All those who do not books return
Are thieves, not borrowers, and earn
The punishment Justice demands;
Their sacrificial loss of hands.
May God, therefore, as witness see
That it be done unswervingly.


Book curse written in a library catalogue in 1049 by the abbot of the Abbey of Lobbes in Germany. (via oneiriad)

Damn. Abbots are scary…

(via onwardstothelibrary)

Apparently book curses were a thing!

(via palegirlinthecity)

(via iconomancy)


How much would you like it if playing RPGs led you to be initiated into a cult of real magic? Not very much, we imagine.

Please SHARE this image, to spread the word about the true dangers of gaming!

Order your digital copy ( or DVD ( of Dark Dungeons now…

(via iconomancy)

Sak Yant or Yantra Tattooing are  believed to give the wearer magic powers associated with healing, luck, strength, and protection against evil.

You can get these here in thailand by a monk, they look beautiful but I’d never recommend it. Essentially, you’re making a pact with a spirit to protect you in exchange for sacrificing an activity or habit you may have previously enjoyed (the monk decides what this is, not you). These tattoos are contracts. 
 Breaking your side of the bargain may encourage the spirit to ‘punish’ you, and these contracts are not easily voided. 

(Source: gn-a, via masterthiefgarrett)

You teach people how to treat you by what you allow, what you stop, and what you reinforce.

—   Tony Gaskins

(Source: onlinecounsellingcollege, via lovelyelusion)


Attestation of Vegvísir in the Huld Manuscript.

The Huld Manuscript is the name given to the book of collected Icelandic staves and spells, compiled by Geir Vigfusson in the 19th Century. Huld is the name of a völva in the Ynglinga and Sturlunga Sagas, who practiced Seiðr magic. A later Icelandic tale by Snorri Sturlusson tells us that she was a mistress of Odin, and mothered two demi-goddesses by him, who were named Þorgerðr and Irpa. If we look at the etymology, “Huld” means “Hidden” or “Secret” and is derived from Old Norse “Hulda”.  This root is seen in many other words in Germanic lore.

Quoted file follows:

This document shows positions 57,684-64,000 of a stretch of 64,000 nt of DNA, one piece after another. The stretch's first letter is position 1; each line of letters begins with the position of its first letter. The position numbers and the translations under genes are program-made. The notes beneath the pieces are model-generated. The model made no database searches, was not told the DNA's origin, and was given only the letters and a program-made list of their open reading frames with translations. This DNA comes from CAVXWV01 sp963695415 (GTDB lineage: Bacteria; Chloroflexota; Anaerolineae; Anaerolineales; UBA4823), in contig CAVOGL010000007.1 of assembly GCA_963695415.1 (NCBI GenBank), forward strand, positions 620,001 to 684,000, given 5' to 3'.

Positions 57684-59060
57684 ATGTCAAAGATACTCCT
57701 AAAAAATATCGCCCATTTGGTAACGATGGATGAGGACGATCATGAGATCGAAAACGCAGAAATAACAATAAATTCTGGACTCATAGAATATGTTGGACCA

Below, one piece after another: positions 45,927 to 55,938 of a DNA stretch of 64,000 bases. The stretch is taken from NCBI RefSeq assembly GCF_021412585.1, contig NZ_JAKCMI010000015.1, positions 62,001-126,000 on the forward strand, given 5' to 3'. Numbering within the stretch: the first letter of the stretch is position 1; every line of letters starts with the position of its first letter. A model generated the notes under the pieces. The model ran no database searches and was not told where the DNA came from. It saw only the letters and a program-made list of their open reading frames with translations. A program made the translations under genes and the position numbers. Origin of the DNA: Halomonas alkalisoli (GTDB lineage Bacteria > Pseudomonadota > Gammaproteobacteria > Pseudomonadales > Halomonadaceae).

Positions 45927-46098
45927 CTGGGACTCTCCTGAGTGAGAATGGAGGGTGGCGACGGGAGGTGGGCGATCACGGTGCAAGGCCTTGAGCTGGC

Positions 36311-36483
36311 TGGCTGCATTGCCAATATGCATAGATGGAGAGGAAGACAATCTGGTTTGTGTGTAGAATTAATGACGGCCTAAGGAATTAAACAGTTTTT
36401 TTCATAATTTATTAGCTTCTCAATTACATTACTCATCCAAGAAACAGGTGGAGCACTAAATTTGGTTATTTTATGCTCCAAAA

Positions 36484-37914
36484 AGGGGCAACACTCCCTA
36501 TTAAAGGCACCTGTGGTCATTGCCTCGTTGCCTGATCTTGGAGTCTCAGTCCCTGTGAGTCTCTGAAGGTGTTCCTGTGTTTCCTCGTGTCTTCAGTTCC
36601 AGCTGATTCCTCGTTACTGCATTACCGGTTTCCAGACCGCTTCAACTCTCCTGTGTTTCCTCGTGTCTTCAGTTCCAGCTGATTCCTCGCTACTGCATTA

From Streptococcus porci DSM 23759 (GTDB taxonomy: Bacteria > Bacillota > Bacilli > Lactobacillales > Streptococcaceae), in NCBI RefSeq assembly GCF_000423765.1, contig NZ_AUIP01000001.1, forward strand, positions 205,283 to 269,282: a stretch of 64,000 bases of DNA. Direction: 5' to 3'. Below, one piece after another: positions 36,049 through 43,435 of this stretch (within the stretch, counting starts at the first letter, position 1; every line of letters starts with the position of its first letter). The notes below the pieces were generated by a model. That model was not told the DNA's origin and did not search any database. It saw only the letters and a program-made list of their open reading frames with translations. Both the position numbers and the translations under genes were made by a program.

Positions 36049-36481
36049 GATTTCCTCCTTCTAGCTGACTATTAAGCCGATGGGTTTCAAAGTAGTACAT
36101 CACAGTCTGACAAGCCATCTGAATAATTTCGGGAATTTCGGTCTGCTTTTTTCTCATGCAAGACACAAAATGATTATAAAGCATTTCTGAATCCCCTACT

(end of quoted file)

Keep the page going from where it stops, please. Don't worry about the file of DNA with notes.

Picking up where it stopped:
(via worldofmythology)


Merlin by Alan Lee.

(via worldofmythology)

The true subject of Arthur Schopenhauer’s philosophy is the will; the object of his philosophy is the elevation of the mind to the point where it is capable of controlling the will. Schopenhauer likens the will to a strong blind man who carries on his shoulders the intellect, which is a weak lame man possessing the power of sight. The will is the tireless cause of manifestation and every part of Nature the product of will. The brain is the product of the will to know; the hand the product of the will to grasp. The entire intellectual and emotional constitutions of man are subservient to the will and are largely concerned with the effort to justify the dictates of the will. Thus the mind creates elaborate systems of thought simply to prove the necessity of the thing willed. Genius, however, represents the state wherein the intellect has gained supremacy over the will and the life is ruled by reason and not by impulse.

—   Manly P. Hall “The Secret Teachings of All Ages


Galdrakver (‘Little Book Of Magic’)

The ‘Little Book Of Magic’ is a seventeenth-century Icelandic manuscript, written on animal skin and containing magical staves, sigils, prayers, charms and related texts.

It is known to have once been owned by Icelandic Bishop Hannes Finnson who was alive from 1739 until 1796 and known for having a vast library containing many volumes of magic related texts and manuscripts.

Full manuscript here.

Inside an ancient alchemy laboratory; Speculum Alchemiae

No science will ever replace myth, and a myth cannot be made out of science. For it is not that ‘God’ is a myth, but that myth is the revelation of a divine life in man. It is not we who invent myth, rather it speaks to us as a word of God

—   Carl Jung

(via lucuth-deactivated20140728)


Videogames are great, they let you try your craziest fantasies

For example, on the sims, you can have a job and a house

(via masterthiefgarrett)

(Source: fractured-fairytail, via blaqmercury)

Mythology is not a lie, mythology is poetry, it is metaphorical. It has been well said that mythology is the penultimate truth—penultimate because the ultimate cannot be put into words. It is beyond words. Beyond images, beyond that bounding rim of the Buddhist Wheel of Becoming. Mythology pitches the mind beyond that rim, to what can be known but not told.

—   Joseph Campbell, The Power of Myth

(Source: courtofsatyrs, via holy-mountaineering)

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